While this fix (i.e., drilling the three necessary bolt holes through this plate and mounting it underneath the cockpit floor) seems like a pretty easy fix, Brandon spotted another issue when we were dropping and disassembling the rudder.

Pssst: This is why we love this guy and always trust him with any boat repair.

When we pulled the rudder cap from the cockpit floor this was the hole we found that was cut for our rudder post.

Does that look perfectly round to you?  Hardly.  That’s an amateur Annie cut right there!  Not something we expected to find on our blue-water Niagara, but, as the boys at the yard said, our rudder install must have been done on a Friday shift, before a long weekend.  Humans are just that.  Humans.  Someone at the Hinterhoeller facility didn’t really take their time making this cut.  But, even if it was round, Brandon also found it was about a half inch too wide for our rudder post cap.  Meaning, not only was the cap itself only secured with three 1/4” bolts, it also was not supported in this hole with solid 360-degree contact all the way around.

“We’re gonna fix that,” Brandon said, and he ingeniously came up with the idea to mount the rudder cap upside down (from the engine room ceiling up through the cockpit floor), so it would reveal the gap we needed to fill on the cockpit floor.  This photo really highlights, too, the poorly-cut hole and the gap that we wanted to fill.

Brandon then advised us to coat the cap with TefGel (that way the 610 would not stick to it) and fill that wayward-cut gap with 610.  That is what I am doing here:

Annie’s got her gun!

We then waited for the 610 to firm up enough to hold its shape (about four hours), then popped the rudder cap out and now found our hole in the cockpit floor for the rudder cap was a nice, snug fit, way more supportive than what was there previously.

This way, as Shane with Perdido Sailor explained, the hole for the rudder post cap, along with the cap and reinforcement plate will all “operate as a system” to hold the rudder secure in the hole, even with the tremendous amounts of pressure that are put on it when we are offshore.

After we sanded our 610 filling and smoothed everything up, we then bedded the rudder cap down with butyl.  Love that stuff!

We mounted the plate underneath the floor with our three bolts, using our custom washers from last year’s temporary fix and secured it all with locking nuts.  This is the complete rudder reinforcement fix:

Pretty schnazzy huh?  As Phillip said to me: “Aren’t you going to sleep better when we’re underway offshore knowing this bad boy is holding everything together?”

Yes, yes I am.

And, added bonus for you Phillip fans out there.  I snuck a video of him explaining to a boat neighbor of ours (ironically both in the slip and then at the shipyard as well!) how we discovered this problem and our thought-process in designing the reinforcement.  Enjoy!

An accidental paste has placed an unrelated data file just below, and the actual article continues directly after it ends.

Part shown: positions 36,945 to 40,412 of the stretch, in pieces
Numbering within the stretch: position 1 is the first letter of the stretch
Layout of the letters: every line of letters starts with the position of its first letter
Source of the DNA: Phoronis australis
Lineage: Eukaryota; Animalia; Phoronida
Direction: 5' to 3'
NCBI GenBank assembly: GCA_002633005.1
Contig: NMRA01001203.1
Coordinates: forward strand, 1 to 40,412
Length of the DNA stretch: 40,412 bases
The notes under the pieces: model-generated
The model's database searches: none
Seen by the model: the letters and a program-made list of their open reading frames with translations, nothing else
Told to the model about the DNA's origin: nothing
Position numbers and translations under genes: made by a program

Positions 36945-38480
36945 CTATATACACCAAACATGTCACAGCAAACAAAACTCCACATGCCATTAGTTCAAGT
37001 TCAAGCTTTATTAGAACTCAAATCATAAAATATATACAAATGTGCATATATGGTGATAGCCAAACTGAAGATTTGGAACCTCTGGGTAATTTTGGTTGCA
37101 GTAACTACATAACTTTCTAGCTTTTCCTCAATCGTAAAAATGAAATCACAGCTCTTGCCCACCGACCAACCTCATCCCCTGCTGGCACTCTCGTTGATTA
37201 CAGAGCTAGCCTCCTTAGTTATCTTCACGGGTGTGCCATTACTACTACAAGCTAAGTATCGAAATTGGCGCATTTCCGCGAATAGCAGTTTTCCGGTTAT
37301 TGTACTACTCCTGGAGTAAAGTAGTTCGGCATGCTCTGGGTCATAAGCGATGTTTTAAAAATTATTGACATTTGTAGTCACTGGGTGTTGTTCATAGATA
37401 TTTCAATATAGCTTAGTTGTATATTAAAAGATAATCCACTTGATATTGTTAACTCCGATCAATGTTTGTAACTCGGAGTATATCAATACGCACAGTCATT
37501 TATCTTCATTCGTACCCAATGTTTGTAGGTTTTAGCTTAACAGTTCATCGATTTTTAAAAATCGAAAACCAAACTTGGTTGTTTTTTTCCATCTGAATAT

Phillip and I are both very grateful for the help and guidance shared through the Niagara 35 Owners groups, particularly the input from Larry Dickie, as well as our buddy Mike for the machine work, and the hard-working shipyard repairmen at Perdido Sailor, who helped us engineer and accomplish this feat.  We hope sharing this fix helps some of you analyze and upgrade your own rudder systems.  As always, if you have any questions about what we did here or just want to talk about it more, feel free to comment or share!  Happy sailing folks!

And, don’t worry … we’ve got plenty more project posts to come this summer.  Here’s the (short) list!  The ones with an “A” beside them are my babies!

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8 Responses to Shipyard Project #1: Reinforcing Our Rudder

  1. linuswilson says:

    Dear Annie,

    Your reading is in the latest episode (51) of the Slow Boat Sailing Podcast.

    Best wishes,

    Dr. Linus Wilson

  2. unclesworld says:

    You seem quite at home in the boatyard Annie. Take care. Muir

    • anniedike says:

      I certainly do! We love working on the boat. And it’s a heck of a lot more fun to do it when you have every single tool you could possibly imagine right within reach! Thanks Muir!

  3. Norm Martin says:

    Overheard one evening in Shrimpy’s Bar, St Maarten, “The rudder must be very strong.”

    A large Dutchman with a thick accent said it to end a discussion about how strong do rudders need to be. We are planning station repairs. The launch comes alongside and grabs the darn station at the top and yanks to bring Averisera into the launch. Small leaks. You are so right about tools and materials. That’s the essence of getting the job done right.

    Great stuff, thanks Annie.

    • anniedike says:

      You bet. Happy to share. I agree with the large Dutchman. They must be mighty! The rudder sure does a lot of work. Thank you Norm. Good luck with your own repairs!

  4. Gary Kagel says:

    Love the rudder post repair with one caveat. I would have epoxied the new backing plate to the underside of the deck with thickened epoxy, or at least added a few outboard bolts at each point of the diamond to spread the lateral load over more of the deck surface. I like the epoxy idea better though, easier and I’d bet stronger.

    • anniedike says:

      Hey Gary. Not a bad suggestion. We talked about epoxying it in, but decided this would be best for disassembly and troubleshooting in the future in case we need to chase leaks in there or re-engineer it for some other reason. Once epoxied, it is a b&*ch to get out. But, your idea of four bolts toward the outer may have made it stronger, that’s four more holes in the cockpit floor. All in all, there are a thousand different ways to do this, but we’re confident with at least this upgrade, she’s a billion times stronger than she was at that critical point. Thanks for following!